Schonely blends an economical, conservative style with an avuncular voice—the ideal match for a team that surely leads the league in silver-haired fans. Several of his pet phrases, like "lickety brindle up the middle" (describing a player driving through the paint unaccosted) and "bingo bango bongo" (a series of quick passes on a fast break), are decidedly unhip. No matter. At a time when many Oregonians are ambivalent about a team that is sometimes referred to as the Jail Blazers, Schonely is an endearing throwback.
Like Hearn, Schonely got his big break doing Armed Forces Radio broadcasts in the 1940s. From there he worked at a Seattle television station with an upstart named Keith Jackson and eventually called Pilots baseball games. When the club relocated to Milwaukee, Schonely stayed in the Pacific Northwest and signed with the Blazers. "Back then we had to beg stations to carry our games," he says.
Now the Blazers' radio network has 34 affiliates and a rabid listenership. "It's been a great run," says Schonely. "But I could go on behind the mike forever. If Chick can still do it, why can't I?"
—L. Jon Wertheim
Indiana's Guard Fights to Return
Pacers point guard Haywoode Workman should have retired. When he tore the ACL in his left knee in November 1996, the injury was so severe that it also ripped the cartilage away from the bone, creating a hole so large—the size of a silver dollar—that the usual procedures to correct a tear were not an option.
So Workman rehabbed from his ACL surgery and hoped the pain around the lesion would dissipate. He tried to participate in preseason training last October but wasn't healthy enough. Five months ago Workman aggravated the knee in workouts. He was done, wasn't he?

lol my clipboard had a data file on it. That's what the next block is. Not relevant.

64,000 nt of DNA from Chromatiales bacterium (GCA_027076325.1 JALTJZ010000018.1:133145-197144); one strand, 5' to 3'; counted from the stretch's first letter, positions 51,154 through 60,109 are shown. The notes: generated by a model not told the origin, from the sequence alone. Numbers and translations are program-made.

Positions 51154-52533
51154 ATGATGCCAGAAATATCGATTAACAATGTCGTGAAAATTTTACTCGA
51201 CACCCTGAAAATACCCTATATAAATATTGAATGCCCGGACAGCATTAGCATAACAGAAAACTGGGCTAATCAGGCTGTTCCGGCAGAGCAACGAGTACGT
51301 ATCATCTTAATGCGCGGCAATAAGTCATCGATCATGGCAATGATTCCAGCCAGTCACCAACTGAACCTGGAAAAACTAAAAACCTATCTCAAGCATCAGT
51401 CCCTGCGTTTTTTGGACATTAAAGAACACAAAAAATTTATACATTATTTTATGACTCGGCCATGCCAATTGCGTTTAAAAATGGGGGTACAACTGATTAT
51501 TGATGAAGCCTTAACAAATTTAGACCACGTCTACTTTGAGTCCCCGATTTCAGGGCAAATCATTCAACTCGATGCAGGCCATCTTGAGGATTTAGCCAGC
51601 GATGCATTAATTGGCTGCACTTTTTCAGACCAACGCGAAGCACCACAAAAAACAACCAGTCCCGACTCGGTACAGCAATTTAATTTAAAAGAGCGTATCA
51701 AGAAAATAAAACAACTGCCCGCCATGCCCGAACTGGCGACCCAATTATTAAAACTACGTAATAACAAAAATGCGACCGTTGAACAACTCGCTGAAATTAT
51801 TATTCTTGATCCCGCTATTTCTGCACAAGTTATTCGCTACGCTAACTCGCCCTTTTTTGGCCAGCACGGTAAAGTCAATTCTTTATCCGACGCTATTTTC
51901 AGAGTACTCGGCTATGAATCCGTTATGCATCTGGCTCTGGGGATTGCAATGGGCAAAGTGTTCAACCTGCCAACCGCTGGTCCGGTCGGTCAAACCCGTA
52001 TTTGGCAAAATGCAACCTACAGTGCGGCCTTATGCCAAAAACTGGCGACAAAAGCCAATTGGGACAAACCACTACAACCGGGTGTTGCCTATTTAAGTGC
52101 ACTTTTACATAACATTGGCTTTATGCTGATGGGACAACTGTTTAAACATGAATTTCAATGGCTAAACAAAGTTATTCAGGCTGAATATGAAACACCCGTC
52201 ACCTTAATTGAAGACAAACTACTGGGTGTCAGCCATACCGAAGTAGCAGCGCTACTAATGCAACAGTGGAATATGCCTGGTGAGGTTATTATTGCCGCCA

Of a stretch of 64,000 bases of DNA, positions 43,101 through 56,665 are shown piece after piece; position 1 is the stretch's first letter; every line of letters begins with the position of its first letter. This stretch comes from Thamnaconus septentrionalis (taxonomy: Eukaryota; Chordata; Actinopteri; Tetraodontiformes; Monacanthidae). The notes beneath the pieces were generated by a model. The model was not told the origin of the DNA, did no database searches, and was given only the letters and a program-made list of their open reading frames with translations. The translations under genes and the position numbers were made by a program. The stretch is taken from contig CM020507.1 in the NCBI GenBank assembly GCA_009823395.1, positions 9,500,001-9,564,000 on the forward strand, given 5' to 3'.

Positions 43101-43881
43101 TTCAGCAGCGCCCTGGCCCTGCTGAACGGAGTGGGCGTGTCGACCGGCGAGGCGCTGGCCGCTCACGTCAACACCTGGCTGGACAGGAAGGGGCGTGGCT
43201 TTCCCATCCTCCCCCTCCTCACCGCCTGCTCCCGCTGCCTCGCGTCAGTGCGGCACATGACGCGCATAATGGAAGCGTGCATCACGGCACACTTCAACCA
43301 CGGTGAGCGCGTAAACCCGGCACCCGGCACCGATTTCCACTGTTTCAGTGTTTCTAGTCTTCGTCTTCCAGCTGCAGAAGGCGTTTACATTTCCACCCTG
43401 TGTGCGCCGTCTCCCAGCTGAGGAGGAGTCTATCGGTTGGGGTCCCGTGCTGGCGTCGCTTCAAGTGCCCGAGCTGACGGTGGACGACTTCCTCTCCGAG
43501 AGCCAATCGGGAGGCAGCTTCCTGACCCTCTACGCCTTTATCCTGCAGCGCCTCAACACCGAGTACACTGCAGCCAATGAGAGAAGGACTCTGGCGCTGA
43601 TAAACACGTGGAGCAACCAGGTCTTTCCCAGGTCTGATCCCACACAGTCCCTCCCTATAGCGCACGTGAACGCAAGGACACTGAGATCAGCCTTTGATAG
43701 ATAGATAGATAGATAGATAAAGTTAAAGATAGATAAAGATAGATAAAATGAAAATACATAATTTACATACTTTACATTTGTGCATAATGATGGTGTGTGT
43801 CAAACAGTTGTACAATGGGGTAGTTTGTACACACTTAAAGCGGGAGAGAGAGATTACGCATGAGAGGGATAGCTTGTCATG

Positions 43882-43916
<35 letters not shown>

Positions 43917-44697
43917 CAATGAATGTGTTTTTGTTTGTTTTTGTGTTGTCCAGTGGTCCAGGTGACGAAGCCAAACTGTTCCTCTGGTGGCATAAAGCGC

Team physician Sanford Kunkel wanted to try one last surgical option, a radical procedure that took cartilage from non-weight-bearing parts of the knee and plugged it into the lesion. Although Kunkel had performed the surgery a number of times on weekend athletes, his research revealed that no NBA player had ever undergone the operation. Workman, whose career had spanned six gritty seasons with Atlanta, Washington and Indiana, agreed to be the first. Says Kunkel, who performed the surgery last November, "If Haywoode can play again, I'll be as happy as him, or maybe even happier."
Workman spends his days training on a Stair Master and treadmill and lifting weights. He attends Pacers home games but finds the experience excruciating. "As much as the guys try to include me, I'm not part of it," Workman says. "I won't be until I can sweat and run up and down the floor with them."
Kunkel guesses that the odds of that ever happening are 50-50. The Pacers, who have begun to realize that Mark Jackson's backup, Travis Best, isn't a true point guard, would welcome Workman's return for what they hope will be a solid playoff run. "We could use him," says team president Donnie Walsh. "The kid is an animal."
Indiana hoped that Workman would return by March 1. That date has come and gone, but he remains optimistic that he can suit up this season. For the first time in almost two years, he has no pain, and he's doing light running and some shooting. If he can play pro basketball again, he will make medical history.